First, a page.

JARED (OY VAS MERE) KUSHNER
ADVISOR - CONSIGLIERE - SON-IN-LAW - MITZVAH MAKER - A YID
Add to the mix multiple power centers and an insecure, defensive son-in-law. “Two people close to the transition also said a number of Trump’s most loyal campaign aides have been alarmed by Jared Kushner’s efforts to elbow aside anyone he perceives as a possible threat to his role as Trump’s chief consigliere.”
The picture suggests an unhinged president, too many weak aides and an administration that cannot control itself, let alone coverage of its breakdowns. To repeat, nothing much of substance, certainly no major policy defeat, has yet occurred. One shudders to think what will happen when setbacks do occur.
Trump’s inability to acknowledge his own lack of support prompts him to seek refuge in “alternative facts” — to lie to himself and others. The Post reports, “Days after being sworn in, President Trump insisted to congressional leaders invited to a reception at the White House that he would have won the popular vote had it not been for millions of illegal votes …
Two people familiar with the meeting said Trump spent about 10 minutes at the start of the bipartisan gathering rehashing the campaign. He also told them that between 3 million and 5 million illegal votes caused him to lose the popular vote.” The obsession with replaying the election and concocting a phony excuse for losing the popular vote reminds us that despite mockery for constant lying, Trump cannot help himself. He lies because reality won’t conform to his narcissistic view of the world.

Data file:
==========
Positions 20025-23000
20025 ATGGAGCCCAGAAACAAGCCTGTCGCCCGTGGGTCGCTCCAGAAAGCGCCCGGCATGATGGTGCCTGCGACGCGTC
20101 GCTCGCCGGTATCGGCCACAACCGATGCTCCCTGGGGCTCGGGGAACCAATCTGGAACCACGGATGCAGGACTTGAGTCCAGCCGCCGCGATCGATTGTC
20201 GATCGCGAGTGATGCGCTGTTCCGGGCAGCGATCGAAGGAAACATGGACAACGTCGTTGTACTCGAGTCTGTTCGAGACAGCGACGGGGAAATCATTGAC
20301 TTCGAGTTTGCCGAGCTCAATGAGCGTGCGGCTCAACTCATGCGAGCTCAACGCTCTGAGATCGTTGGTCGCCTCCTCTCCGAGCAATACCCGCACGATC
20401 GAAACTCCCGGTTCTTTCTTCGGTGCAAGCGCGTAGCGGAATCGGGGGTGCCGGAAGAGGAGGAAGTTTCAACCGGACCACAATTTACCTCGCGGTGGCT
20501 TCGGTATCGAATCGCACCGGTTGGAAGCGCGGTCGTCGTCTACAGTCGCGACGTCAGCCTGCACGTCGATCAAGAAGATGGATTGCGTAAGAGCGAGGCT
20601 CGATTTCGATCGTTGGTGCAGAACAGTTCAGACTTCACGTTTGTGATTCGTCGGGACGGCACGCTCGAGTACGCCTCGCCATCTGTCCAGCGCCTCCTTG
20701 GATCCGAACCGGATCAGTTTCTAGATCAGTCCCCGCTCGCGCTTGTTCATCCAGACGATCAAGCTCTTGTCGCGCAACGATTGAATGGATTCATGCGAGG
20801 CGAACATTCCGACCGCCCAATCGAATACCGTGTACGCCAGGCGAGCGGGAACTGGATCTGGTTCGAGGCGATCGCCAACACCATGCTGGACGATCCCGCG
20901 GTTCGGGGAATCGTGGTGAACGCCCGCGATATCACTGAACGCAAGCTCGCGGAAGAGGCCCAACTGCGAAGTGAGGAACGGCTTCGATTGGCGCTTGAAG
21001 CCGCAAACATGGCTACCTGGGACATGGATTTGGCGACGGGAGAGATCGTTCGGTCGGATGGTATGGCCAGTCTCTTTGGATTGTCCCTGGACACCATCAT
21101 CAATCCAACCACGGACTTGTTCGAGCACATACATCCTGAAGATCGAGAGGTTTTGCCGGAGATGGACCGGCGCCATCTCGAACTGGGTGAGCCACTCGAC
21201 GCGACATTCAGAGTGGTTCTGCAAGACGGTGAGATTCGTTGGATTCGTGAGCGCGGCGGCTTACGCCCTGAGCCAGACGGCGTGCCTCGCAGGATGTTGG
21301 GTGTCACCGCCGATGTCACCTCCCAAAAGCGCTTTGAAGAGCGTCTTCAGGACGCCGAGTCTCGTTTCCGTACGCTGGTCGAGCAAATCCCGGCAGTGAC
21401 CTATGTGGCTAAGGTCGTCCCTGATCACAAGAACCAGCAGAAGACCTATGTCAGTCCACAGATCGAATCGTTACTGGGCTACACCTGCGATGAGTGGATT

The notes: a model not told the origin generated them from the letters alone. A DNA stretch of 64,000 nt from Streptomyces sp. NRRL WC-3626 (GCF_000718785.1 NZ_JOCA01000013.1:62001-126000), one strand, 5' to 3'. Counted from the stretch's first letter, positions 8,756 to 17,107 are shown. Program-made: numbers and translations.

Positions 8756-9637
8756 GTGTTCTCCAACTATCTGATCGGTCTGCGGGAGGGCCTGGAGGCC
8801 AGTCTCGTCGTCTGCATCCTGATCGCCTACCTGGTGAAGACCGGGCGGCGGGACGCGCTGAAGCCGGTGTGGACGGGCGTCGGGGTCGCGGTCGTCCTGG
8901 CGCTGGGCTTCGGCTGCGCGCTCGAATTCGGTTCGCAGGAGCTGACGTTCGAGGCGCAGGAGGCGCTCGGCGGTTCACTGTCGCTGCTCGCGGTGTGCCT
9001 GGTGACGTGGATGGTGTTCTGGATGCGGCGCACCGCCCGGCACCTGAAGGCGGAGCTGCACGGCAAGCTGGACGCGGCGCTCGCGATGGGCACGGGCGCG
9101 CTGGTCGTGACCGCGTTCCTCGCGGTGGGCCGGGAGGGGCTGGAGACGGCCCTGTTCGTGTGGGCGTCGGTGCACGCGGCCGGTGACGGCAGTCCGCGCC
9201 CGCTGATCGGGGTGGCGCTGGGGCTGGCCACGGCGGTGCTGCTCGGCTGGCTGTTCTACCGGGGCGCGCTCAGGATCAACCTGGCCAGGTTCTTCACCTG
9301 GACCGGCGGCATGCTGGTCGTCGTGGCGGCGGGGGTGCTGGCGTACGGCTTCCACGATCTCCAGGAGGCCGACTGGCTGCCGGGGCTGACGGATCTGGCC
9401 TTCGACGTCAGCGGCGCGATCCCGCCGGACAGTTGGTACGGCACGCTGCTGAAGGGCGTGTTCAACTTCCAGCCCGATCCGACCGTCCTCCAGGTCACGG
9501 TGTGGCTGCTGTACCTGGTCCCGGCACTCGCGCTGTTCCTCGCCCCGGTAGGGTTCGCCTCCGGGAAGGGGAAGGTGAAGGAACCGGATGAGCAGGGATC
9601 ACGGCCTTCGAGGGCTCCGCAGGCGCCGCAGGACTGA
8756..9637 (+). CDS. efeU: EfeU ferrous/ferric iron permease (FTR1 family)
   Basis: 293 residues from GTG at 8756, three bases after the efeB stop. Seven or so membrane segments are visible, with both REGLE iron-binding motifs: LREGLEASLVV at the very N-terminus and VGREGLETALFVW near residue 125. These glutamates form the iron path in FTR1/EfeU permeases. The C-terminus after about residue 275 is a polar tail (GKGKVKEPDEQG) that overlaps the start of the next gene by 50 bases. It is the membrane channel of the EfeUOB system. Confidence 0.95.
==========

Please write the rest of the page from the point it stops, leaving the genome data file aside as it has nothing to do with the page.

After months of behind-the-scenes work cultivating ties on both sides of the Arab-Israeli divide, Jared Kushner is ready for his debut on the global stage this week.
Come Wednesday, he’ll join his father-in-law when he welcomes Israel’s hawkish, hardline, headstrong Prime Minister at the White House. This will be Donald Trump’s first pow-wow with Benjamin Netanyahu as president, and SLOTUS (America’s son-in-law) cum unofficial special envoy for Middle East peace, will be by his side.
Though Kushner occupies a unique and perhaps unprecedented position in this administration, the circumstance he now finds himself in is decidedly unenviable. For even the most seasoned diplomats and foreign policymakers, the Israel-Palestinian conflict is a pressure cooker assignment that can cause angst of an existential nature.
During the latter half of 2016, then-candidate Trump unceremoniously dumped this portfolio into Kushner’s lap, in a very public manner, before he’d doled out any other major diplomatic positions. Why, one might wonder, would the president, whose boundless admiration for his son-in-law is a matter of public record, give him the toughest assignment in foreign policy? Perhaps he’s decided to get strategic.
There are two dichotomous explanations for President Trump’s choice.
The first is that President Trump believes in Kushner’s talents so fiercely and unequivocally that he imagines him capable of out-maneuvering every foreign service officer at the State Department today and every bona-fide diplomat that has come before him. No matter that Mr. Kushner has never before tried his hand at foreign diplomacy nor lived in the region; in our president’s eyes, Kushner’s deal-making prowess is all the qualification he needs to get the job done. This is plausible.
The second explanation is that the POTUS is thinking about the matter more realistically, and after considering the historical trajectory of America’s quest for a viable Mideast peace deal, has come to the sensible conclusion that his own prospects for success during the next four to eight years range from slim to none. Because he has no real expectation of resolving the conflict during the course of his tenure, he’s decided to get strategic.